Maybe She's Born With it, Maybe She DGAF: Millennial Feminism & The Power of Makeup

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I so admire beauty bloggers. I spend my morning free time drinking coffee and perusing through Instagram looking for the latest trends, just before my son wakes up. Some are surprising. Some are inspiring. As a writer and resistor, I’ve noticed that makeup trends of today say much more about the state of our world than some might realize. Fashion has always been a marker by which to make statements that reflect the inner workings of the mind. But I would argue that never before in history has makeup been so eclectic and free. It speaks volumes of a generation trapped under the weight of looming fascism, and ready to smash the patriarchy.

Today, makeup isn’t just about beauty. It’s not about a sense of identity or belonging. It’s not even about covering up what parts of ourselves generations of consumerism told us were unacceptable. It’s about expression, and breaking free. Just look at any beauty brand featured on Instagram. The daring ones have always been there. MAC has led the way to newer companies like Glossier and Colourpop, who are laying out the contemporary face. And companies like Ipsy and Covergirl feature not only women of all races in their ads, but men to challenge our idea of who can wear makeup and how. The question of why is up to the individual. But more and more, we see looks that make statements. You can be wispy on Wednesday and savage on Saturday. And it doesn’t matter whether or not what you wear makes you look good. It’s about how it makes you feel. What does it allow you to say? What can a lipstick teach us about being politically active? Millennials are seizing control of the conversation about what beauty is, what a woman can be, and how showing up is all you need to be seen.

I asked my friend and beauty blogger, Cate Cozzens of @Catethegreatbeauty to help me out.


<p>Bold brow, 2017</p>

Bold brow, 2017

Cate Cozzens

2017 ushered in the era of the bold brow. And we’re not talking about your mother’s 1980’s feather look. We’ve skipped over Brooke Shields and straight into Lydia Deetz territory. It’s about a stern gaze, and unwavering confidence. The look says “I Bite.” It’s about fearlessness and challenging the onlooker to see past the perceived feminine and straight to the power. It says “No means No.” and “I’m here for me.” The Bold Brow is to 2017 what shoulder pads were to 1987.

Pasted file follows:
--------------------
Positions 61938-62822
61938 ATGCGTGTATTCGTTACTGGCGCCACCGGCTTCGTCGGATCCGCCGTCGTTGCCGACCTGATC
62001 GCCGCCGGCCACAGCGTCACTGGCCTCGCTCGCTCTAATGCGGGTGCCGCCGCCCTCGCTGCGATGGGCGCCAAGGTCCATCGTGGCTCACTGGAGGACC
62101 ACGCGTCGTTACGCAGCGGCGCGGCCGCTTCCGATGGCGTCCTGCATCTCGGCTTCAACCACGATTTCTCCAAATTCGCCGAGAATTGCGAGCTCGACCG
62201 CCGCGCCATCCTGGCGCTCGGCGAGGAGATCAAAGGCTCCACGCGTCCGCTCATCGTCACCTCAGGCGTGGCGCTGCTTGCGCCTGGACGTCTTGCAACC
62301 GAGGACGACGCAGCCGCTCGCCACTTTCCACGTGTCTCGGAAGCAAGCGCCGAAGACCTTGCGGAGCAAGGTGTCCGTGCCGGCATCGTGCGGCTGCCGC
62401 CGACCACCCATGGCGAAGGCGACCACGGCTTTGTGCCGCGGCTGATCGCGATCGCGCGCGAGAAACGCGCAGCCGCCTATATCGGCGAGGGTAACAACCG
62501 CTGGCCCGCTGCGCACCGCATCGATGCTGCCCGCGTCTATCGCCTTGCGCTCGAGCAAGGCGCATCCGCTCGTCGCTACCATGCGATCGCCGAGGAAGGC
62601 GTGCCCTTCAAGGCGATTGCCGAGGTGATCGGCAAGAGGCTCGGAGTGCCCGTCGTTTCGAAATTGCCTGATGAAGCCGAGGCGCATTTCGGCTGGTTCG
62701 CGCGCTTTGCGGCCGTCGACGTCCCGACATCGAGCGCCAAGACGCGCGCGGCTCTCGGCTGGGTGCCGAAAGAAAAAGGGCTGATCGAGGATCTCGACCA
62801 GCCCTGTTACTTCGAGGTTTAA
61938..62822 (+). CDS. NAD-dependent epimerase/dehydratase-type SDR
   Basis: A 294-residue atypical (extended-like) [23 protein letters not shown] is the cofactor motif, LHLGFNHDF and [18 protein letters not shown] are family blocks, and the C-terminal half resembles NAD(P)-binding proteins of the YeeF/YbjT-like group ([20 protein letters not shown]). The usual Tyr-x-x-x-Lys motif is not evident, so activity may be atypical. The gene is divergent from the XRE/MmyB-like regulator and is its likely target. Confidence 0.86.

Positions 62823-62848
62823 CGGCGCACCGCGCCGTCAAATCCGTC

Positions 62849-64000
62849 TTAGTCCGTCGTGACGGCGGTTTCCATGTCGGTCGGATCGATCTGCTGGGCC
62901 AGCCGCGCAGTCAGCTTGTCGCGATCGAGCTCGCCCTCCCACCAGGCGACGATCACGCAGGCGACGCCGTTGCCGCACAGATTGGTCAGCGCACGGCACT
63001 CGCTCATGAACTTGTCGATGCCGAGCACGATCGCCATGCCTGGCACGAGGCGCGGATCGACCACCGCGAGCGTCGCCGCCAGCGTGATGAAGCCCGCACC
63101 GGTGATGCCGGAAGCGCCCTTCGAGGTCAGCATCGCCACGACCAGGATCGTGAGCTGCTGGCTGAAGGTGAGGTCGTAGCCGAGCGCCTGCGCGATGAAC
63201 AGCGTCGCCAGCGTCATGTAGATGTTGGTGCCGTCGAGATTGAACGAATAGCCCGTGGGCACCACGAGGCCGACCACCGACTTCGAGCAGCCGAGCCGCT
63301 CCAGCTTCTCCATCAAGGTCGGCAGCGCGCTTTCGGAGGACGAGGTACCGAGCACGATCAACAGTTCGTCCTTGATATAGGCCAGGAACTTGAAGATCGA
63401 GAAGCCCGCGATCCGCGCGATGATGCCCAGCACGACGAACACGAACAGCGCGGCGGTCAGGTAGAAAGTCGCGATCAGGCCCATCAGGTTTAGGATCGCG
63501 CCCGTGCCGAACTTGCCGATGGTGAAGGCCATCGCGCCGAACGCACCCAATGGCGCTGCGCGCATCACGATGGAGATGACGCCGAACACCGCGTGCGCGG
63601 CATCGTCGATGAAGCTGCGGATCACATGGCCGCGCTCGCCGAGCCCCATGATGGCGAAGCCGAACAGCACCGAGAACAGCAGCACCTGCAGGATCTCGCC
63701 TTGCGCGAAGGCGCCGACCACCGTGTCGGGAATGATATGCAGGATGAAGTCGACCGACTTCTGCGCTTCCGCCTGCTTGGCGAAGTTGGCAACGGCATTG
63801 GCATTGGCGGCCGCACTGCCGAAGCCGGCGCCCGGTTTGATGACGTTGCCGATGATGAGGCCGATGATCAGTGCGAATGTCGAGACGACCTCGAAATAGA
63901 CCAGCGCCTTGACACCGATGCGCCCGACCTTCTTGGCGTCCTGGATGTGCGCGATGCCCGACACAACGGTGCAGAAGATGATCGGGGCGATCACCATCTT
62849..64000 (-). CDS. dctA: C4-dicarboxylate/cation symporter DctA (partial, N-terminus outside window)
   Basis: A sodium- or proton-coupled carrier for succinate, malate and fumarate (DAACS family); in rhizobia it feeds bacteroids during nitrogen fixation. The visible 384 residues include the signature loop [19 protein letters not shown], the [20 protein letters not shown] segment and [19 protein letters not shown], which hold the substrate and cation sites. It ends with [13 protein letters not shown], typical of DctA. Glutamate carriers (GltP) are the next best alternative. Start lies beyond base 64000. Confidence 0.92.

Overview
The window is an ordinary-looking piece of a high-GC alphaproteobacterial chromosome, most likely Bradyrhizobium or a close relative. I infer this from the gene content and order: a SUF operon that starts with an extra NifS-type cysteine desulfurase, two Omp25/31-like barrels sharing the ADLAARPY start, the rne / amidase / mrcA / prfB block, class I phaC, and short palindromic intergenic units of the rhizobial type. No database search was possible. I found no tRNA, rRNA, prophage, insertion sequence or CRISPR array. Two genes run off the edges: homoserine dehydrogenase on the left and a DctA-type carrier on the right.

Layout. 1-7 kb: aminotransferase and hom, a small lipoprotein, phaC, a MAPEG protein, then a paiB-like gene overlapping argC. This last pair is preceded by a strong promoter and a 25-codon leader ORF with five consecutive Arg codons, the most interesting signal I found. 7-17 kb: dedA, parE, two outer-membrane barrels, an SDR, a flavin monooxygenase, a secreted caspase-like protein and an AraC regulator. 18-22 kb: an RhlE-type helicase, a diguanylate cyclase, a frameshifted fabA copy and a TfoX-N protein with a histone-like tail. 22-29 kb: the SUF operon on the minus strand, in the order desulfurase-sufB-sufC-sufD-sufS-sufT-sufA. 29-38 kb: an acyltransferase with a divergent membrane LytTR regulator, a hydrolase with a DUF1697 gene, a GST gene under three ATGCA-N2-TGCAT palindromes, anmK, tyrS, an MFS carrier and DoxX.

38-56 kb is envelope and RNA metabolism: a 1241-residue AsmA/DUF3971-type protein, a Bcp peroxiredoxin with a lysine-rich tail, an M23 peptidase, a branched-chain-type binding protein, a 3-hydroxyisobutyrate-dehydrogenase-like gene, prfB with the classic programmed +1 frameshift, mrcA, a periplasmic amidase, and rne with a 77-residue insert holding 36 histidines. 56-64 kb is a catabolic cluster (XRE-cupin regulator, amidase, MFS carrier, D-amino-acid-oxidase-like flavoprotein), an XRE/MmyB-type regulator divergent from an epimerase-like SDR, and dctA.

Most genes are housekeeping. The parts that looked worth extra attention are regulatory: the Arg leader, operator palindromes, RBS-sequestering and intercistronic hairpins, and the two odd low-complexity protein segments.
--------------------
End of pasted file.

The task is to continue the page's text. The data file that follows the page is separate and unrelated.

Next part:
<p>Classic Red</p>

Classic Red

Cate Cozzens

Women have worn red lipstick for decades. The 1940’s and 50’s led the way in projecting this as the one look women were allowed. Now, with the unlimited choice of colors, wearing red lipstick is a statement. It doesn’t need to be completed with a winged eye or false eyelashes. Today, a bold red lip and no other makeup projects choice, autonomy, and a dedication to a new ideal of feminine. It’s about simplicity and boldness in one primary color. It’s worn in 2017 not only on special occasions, but to the gym or coffee shop. Red lipstick denotes vivacity and life force, without being coy.


<p>Bold Lip</p>

Bold Lip

Cate Cozzens

The bold lip is a staple of DGAF millennial makeup. When I was in high school, black and blue lips were taboo. Now, they represent the notion that you can literally wear whatever you want. You can have glam, understated eye makeup and rock a blue, gray, or deep purple lip. It’s not just for rock concerts or sullen teens anymore. It’s an expression of a demand for a more just society. The bold lip look signifies bravery and sense of self-possession.


<p>The NUDE LIP</p>


Cate Cozzens

It feels like everyone today is rocking a nude lip. The nude lip is a power move. It almost allows the mouth to blend in with the rest of the face. It’s a way for a woman to signify the mystery of her inner thoughts, and also to acknowledge the forced silence of women throughout history. Nude is sexy because it is barely there, but also because it says you’re wearing lipstick for you, and don’t care if anyone else sees it. It doesn’t enhance the color of the face, but keeps the onlooker wanting to know more. The nude lip is the way to embrace being sexy, without needing anyone’s approval. This defines millennial feminism.

The Magic Unicorn

<p>The Unicorn Look</p>

The Unicorn Look

Cate Cozzens

The Unicorn Look is the peak thrive of DGAF makeup. This is the generation that grew up with Lisa Frank, My Little Pony, and The Labyrinth. There is no longer the need or desire to conform to “age appropriate” looks. Millennials want sparkles, iridescence, and unapologetic color that blends magically and seamlessly. When nuclear war could be a reality at any moment, the need for bomb shelters has given way to a YOLO sense of style. The Unicorn defines this. We seek the refuge of the innocence of youth, while knowing that the magic we create as adults is possible if we don’t allow anyone to stand in our way.

In a time in history when cultures are blending together and becoming awake to the collective and differing experience of others, makeup is something that can free us. Makeup allows us to pretend in a time when escape is what we crave, but our attention is a sense of moral duty. To all the people out there looking for their glam, know that you can be anything on any day and not lose a sense of who you are. The truth is in consciously choosing to see the beauty, daring, and power of yourself and others at all times.

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